Using Home Equity or Personal Loans to Consolidate Debt

A debt consolidation loan can be a useful way to combine your debts and save money if you are paying off high-interest rate debt. By consolidating your debts into a loan with a lower interest rate, you can get great financial benefits.

Done right, taking out a debt consolidation loan can be a smart move. It can help you move your way out of debt. In addition, if you use a home equity loan or line of credit, the interest on a debt consolidation loan is usually tax deductible. (Be sure to check with your tax advisor.) Instead of having several credit card balances, you can combine them into one payment. Be careful, though. If you do take out a debt consolidation loan, and then continue to run up credit card debt, you will be even worse off than you were before.

Using home equity for debt consolidation

You have several choices when it comes to debt consolidation. One option is to use your home equity. The equity is the part of your home that you actually own. You can build it up in two ways -- through paying more to the principal or through the appreciation of the home. When you sell your home, the home equity is the cash that you get after paying off your mortgage. By getting a home equity loan, you can access that cash while still living in your home.

There are two types of home equity loans that can be used for debt consolidation.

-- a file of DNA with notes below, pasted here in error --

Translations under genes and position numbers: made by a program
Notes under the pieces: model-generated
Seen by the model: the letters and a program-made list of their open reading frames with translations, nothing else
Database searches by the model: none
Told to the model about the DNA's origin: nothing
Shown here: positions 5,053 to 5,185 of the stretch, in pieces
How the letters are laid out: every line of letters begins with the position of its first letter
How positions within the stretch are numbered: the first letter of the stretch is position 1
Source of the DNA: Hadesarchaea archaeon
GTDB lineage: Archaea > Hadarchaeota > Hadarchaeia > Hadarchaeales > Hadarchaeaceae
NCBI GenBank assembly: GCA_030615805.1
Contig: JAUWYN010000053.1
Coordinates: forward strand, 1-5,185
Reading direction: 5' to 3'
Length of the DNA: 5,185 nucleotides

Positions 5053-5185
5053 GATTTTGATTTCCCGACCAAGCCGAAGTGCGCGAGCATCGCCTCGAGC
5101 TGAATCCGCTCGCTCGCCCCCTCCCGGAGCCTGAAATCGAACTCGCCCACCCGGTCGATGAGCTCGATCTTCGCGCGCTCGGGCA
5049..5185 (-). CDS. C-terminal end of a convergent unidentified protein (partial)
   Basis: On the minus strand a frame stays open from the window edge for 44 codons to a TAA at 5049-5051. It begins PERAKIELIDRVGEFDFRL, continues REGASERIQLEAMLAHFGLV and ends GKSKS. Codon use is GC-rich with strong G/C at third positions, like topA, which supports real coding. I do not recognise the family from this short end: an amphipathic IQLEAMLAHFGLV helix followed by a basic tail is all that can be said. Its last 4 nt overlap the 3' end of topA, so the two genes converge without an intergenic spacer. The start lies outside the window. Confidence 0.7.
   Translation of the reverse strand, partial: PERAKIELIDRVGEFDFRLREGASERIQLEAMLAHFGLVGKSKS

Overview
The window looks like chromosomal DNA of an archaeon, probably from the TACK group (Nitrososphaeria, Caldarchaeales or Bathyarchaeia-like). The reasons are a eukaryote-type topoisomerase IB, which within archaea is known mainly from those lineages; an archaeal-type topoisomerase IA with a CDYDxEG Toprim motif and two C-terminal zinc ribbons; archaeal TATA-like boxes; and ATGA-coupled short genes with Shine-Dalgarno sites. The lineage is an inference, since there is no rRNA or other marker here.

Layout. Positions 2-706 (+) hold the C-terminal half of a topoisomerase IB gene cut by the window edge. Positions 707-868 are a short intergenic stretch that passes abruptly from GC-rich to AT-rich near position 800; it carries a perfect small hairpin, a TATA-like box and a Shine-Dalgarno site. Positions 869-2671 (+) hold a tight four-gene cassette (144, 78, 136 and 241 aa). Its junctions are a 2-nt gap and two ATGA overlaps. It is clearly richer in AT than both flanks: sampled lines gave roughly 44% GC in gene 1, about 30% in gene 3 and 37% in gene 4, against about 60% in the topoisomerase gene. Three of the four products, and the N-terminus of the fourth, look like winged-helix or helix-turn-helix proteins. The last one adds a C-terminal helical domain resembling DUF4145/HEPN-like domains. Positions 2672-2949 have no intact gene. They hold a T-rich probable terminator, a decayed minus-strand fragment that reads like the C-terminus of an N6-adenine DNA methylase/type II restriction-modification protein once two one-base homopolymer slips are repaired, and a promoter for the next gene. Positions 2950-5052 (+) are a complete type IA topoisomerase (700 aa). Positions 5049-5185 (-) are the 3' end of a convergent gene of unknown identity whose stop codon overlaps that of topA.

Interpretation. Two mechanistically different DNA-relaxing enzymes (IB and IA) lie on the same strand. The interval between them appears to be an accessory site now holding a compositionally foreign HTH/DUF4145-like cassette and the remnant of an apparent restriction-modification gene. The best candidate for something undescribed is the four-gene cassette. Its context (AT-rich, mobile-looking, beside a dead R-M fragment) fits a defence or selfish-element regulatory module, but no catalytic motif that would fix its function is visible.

1. Home Equity Loan.

A home equity loan is similar to a first mortgage in that you receive a lump sum, and the interest and principal payments combine to pay off the loan within a specific number of years. Home equity loans generally have a 15-year term and usually carry a higher interest than a first mortgage.

2. Home Equity Line of Credit.

Another option is a home equity line of credit (HELOC). In this case, you access the money as needed through a credit card, checkbook, or debit card tied to that loan. HELOCs have adjustable interest rates, and you pay interest only on the amount you withdraw rather than on the entire credit limit. The line of credit is typically extended for 10 or 20 years, but after that, there is a fixed period in which you must pay off the remainder of the loan and interest.

If you have a one-time purpose for the money, such as consolidating debt, a home equity loan is usually the better choice. They are also easier to budget than a HELOC, since home equity loans come with a fixed interest rate.

When you use either type of loan, you reduce the equity in your home until you repay the debt. So, let’s say you bought your house for $200,000 and sell it for $220,000. The equity in the house would be $20,000. But, if you have taken out a home equity loan for $10,000, you won’t be able to keep the entire $20,000 of equity at closing. You would only keep the difference: $10,000. However, all of the debt that was consolidated into the home equity loan is now paid off.

Keep in mind that, with any type of home equity loan, the collateral is the house. That means that if you default on your debt consolidation loan, you can lose your home. Before getting a home equity loan, be very sure that you can afford the monthly payments.

Personal loans can also help consolidate debt

If you decide a home equity loan is not for you, or perhaps you do not own a home, there is another option for debt consolidation. You can get a personal loan with a lower interest rate than what is on your credit cards. You can still consolidate all of your debts into one loan with a lower interest rate without using home equity. The rates will not be quite as good, though, as they are when a house secures the debt.


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